Royalties and taxation policies for Guyana’s oil sector


Successive Guyanese governments will essentially be relying on royalty and taxation measures to capture a “reasonable” share of the economic rents from Guyana Basin oil exploitation. This practise has also been followed by other host governments in geographic areas with similar resources. While there is general agreement among economists that economic rents from natural resource exploitation are a suitable target for collection by the state, the measurement of these rents and the efficacy of the various fiscal devices which may be imposed are highly complex matters. If the taxation measures are directed at the economic rents, investment decisions should not be distorted. In brief, the economic rents may be measured in practice:

  1. At the field development stage by the expected net present value (NPV), and
  2. At the exploration stage by the expected monetary value, both calculated at the investor’s discount rate.

The effects of the various types of fiscal measures depend on a combination of nominal tax rates, the extent of and pace at which exploration, development and operating costs are deductible. The structure of the system is as important as the rate of tax. While all devices which are not accurately targeted on economic rents are liable to cause disincentives and/or distortions to decision making, as a generalization it can be said that impositions based on gross revenues rather than profits are more likely to cause disincentives (Kemp 1990).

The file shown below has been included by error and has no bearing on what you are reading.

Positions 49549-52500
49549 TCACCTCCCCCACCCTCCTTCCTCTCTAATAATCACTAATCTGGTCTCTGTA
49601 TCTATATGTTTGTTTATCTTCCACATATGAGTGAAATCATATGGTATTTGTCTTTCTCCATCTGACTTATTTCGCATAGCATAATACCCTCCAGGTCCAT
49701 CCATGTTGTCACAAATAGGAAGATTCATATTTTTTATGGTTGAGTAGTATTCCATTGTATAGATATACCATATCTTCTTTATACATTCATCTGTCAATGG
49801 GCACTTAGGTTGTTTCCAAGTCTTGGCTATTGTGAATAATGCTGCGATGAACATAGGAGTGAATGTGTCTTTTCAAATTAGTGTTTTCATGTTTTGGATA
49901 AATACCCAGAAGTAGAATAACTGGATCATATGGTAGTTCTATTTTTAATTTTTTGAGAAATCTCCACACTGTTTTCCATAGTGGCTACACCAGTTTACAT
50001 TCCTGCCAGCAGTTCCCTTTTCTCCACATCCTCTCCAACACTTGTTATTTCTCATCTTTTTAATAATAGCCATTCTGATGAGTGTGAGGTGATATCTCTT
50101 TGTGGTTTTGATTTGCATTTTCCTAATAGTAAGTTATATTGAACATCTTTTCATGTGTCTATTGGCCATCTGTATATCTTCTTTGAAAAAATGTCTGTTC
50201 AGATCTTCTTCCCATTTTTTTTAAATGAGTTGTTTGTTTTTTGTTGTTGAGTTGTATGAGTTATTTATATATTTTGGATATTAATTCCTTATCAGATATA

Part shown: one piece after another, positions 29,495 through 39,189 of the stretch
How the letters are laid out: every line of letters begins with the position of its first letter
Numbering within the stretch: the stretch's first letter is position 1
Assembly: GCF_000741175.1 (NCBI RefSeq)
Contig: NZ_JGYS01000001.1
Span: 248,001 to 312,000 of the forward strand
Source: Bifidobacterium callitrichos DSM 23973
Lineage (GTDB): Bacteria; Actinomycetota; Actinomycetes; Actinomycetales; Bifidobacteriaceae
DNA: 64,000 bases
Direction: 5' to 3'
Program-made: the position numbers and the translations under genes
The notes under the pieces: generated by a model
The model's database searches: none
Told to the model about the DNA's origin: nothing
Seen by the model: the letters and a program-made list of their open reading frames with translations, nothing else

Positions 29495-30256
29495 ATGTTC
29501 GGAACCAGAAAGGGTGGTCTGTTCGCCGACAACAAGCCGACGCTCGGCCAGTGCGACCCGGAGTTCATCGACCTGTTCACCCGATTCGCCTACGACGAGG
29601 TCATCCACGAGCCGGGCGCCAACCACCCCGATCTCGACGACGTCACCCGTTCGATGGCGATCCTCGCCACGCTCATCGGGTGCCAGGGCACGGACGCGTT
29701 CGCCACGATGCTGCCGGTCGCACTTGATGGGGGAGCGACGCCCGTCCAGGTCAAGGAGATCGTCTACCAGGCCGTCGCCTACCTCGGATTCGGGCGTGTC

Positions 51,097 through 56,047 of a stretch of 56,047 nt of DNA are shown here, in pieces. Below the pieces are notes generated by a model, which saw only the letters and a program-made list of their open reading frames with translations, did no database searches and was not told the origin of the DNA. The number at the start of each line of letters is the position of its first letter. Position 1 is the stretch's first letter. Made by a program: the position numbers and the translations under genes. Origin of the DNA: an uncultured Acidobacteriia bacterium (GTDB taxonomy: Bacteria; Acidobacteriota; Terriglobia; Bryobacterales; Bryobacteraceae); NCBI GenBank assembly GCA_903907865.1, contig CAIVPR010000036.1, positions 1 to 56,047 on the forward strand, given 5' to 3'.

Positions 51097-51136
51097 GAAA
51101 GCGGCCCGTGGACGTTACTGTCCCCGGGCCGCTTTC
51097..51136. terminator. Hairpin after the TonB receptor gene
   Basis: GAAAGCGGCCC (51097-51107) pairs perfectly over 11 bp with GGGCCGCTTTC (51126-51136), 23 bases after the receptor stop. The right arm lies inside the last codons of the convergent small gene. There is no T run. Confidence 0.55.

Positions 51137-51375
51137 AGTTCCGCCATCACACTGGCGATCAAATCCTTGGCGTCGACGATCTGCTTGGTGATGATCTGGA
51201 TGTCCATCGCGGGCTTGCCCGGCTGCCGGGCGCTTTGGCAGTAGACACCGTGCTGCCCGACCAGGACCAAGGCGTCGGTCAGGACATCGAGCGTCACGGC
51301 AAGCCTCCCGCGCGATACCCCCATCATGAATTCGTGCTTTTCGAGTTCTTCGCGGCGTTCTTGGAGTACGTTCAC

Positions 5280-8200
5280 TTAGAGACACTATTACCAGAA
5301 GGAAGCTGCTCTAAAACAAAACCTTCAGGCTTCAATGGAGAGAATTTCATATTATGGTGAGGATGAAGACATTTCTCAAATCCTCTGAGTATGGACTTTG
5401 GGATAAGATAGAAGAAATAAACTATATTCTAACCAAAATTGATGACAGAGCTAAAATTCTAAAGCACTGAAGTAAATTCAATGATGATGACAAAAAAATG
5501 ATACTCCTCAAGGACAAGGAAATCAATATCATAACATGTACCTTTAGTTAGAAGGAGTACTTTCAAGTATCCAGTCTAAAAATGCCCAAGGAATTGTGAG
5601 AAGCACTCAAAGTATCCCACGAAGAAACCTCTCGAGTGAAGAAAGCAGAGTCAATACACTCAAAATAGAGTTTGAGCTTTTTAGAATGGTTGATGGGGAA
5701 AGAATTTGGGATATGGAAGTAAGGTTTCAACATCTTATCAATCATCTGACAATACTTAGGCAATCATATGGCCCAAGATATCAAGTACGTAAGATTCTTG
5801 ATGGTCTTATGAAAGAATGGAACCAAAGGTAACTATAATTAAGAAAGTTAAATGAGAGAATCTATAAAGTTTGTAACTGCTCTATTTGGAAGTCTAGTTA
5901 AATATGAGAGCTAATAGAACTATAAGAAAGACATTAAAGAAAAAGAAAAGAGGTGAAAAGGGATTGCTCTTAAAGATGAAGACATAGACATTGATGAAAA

The impact of fiscal arrangements in the petroleum sector must incorporate all the fiscal terms at the time of the development decision and where the present value of tax take is expressed as a percentage of the pre-tax net present value, which is a measure of the share of the economic rents collected by the state.

In Guyana’s situation, the 2016 fiscal package is expected generally to take a modest share of the expected rents. The take may also be seen frequently to be regressive in its relationship to economic rents. This follows principally because the royalty, being partly related to gross revenues, is regressive in its relation to profits. There is no corporation tax is that is directly related to economic rents as it does not allow a normal return on investment as a cost. There is no Petroleum Revenue Tax (PRT), which can be more closely, though not directly, related to economic rents. In some cases, in the inclusion of such a package collects more than 100% of the expected rents and can thus cause investment disincentives.

A consideration for the inclusion of a PRT can allow for the effective take to be significantly increased. The bite of PRT will increase substantially. The scheme is rather less regressive across fields because the incidence of the extra PRT burden falls disproportionately on the more profitable fields. Other distortions can be produced. The uplift provision can encourage more capital-intensive exploitation methods than a neutral scheme. The interaction of this allowance with the safeguard provision means that gold-plating incentives can be produced: an incremental unit of investment can increase the safeguard base for PRT such that tax savings exceed 100% of the cost. This possibility can become stronger under the new changes when a progressively higher effective rate of PRT increases the chances that a field would come under the safeguard provision.